For now I've added the base functionality for PlayFab - a player can log in on his PlayFab profile, I can retrieve how many Star Bux he has, and what his high score was. I can also send the commands to modify those values.

It was a good week indeed! We can't wait to load a playable demo.

Oh, and let me wrap up this post with one of our most beautiful themes yet:

Click to make it larger :)

Thursday, July 30, 2015

Upgraded to Windows 10 today

That's right, I decided to break character and for the first time ever I've installed a new version of Windows as soon as it became available. Windows 10. Probably because it's free for everyone with a legit copy of Windows 7 and 8.1.

Firstly, I thought it would go a bit more automatic, since I opted in with the icon in the taskbar months ago already. I thought it would at least notify me that it started downloading or something, but no such message.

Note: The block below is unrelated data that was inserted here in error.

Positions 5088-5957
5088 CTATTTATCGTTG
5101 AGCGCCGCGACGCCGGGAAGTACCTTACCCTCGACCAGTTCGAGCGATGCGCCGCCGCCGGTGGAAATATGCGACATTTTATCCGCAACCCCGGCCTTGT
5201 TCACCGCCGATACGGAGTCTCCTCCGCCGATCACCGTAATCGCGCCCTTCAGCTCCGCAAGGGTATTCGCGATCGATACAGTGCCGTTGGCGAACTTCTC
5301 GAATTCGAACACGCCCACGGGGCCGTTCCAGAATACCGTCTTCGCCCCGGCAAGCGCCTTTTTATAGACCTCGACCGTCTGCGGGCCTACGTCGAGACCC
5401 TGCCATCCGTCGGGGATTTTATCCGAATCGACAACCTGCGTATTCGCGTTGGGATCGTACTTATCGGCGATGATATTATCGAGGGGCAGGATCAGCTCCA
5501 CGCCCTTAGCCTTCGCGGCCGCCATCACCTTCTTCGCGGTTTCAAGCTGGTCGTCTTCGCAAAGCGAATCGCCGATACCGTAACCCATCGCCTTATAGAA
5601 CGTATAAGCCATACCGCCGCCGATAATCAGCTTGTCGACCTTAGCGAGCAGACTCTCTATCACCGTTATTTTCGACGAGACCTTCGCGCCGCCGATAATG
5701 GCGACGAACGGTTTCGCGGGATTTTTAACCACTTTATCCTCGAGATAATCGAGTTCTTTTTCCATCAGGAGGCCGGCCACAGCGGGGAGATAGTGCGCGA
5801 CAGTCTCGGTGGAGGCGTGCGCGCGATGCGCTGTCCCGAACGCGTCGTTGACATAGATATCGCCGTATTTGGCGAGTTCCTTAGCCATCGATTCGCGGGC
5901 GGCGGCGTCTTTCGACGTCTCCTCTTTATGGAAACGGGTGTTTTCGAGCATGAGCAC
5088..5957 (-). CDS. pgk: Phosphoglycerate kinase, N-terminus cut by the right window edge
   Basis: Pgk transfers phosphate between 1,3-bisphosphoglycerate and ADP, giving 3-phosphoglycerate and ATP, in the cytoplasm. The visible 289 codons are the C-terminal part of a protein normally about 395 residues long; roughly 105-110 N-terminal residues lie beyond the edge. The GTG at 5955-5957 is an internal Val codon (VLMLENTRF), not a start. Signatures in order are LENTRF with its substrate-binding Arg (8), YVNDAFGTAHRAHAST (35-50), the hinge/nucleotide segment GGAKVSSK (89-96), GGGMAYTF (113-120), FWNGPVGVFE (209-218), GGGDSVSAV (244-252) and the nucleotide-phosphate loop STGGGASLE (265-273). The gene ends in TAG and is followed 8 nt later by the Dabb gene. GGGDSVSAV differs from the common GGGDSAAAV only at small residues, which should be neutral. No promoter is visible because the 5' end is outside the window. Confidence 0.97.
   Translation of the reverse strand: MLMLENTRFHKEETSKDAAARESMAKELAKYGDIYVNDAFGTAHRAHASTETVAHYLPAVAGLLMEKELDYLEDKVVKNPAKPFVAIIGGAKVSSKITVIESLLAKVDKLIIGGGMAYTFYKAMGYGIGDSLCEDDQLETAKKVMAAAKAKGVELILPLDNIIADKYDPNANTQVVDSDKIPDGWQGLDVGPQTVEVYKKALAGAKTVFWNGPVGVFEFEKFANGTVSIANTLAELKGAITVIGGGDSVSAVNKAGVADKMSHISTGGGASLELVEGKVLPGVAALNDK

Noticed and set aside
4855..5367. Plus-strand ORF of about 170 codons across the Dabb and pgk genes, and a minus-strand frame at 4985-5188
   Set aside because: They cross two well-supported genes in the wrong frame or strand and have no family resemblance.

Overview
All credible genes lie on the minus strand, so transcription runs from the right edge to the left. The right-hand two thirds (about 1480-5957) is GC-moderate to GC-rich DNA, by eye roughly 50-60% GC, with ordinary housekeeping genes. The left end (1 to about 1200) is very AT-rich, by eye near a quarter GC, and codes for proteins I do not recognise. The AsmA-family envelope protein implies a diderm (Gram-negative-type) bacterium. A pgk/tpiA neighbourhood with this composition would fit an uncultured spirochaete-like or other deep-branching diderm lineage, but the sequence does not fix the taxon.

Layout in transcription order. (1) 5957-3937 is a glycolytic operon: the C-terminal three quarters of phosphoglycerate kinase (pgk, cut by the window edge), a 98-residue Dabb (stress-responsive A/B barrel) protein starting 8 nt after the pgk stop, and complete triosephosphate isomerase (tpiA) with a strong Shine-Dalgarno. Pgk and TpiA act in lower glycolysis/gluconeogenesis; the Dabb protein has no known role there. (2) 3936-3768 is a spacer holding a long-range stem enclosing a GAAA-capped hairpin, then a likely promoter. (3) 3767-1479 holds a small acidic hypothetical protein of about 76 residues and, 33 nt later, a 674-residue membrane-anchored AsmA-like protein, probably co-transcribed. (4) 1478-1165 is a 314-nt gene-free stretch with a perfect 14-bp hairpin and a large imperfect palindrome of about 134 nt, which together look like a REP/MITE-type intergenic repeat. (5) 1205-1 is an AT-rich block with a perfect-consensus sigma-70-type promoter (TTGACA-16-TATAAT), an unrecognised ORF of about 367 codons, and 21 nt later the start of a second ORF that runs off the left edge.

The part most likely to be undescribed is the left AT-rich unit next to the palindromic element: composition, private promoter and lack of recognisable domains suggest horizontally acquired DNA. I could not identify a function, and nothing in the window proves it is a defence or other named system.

After reading up on several sites, I saw that the downloading happens pretty much silently in the background - no wonder my internet was slow yesterday.

Looking on my C: drive, I saw 2 hidden folders $Windows.~WS and $Windows.~BT - I saw them growing, so I assumed the download was happening.

I left it until this morning. I started up my PC and waited for something to happen. Nothing happened. I decided bugger that, I'm gonna start this thing manually - I went into the WS folder, and in there was a Windows sub folder, which had a setup file. I doubled clicked it. This dark blue window popped up, and it looks like the installation was under way, or at least the preparation for it.

At one stage it came to a screen where the tool checked if I had any programs installed that is not compatible with 10. It found only one - Daemon Tools. I uninstalled it, and let it continue :)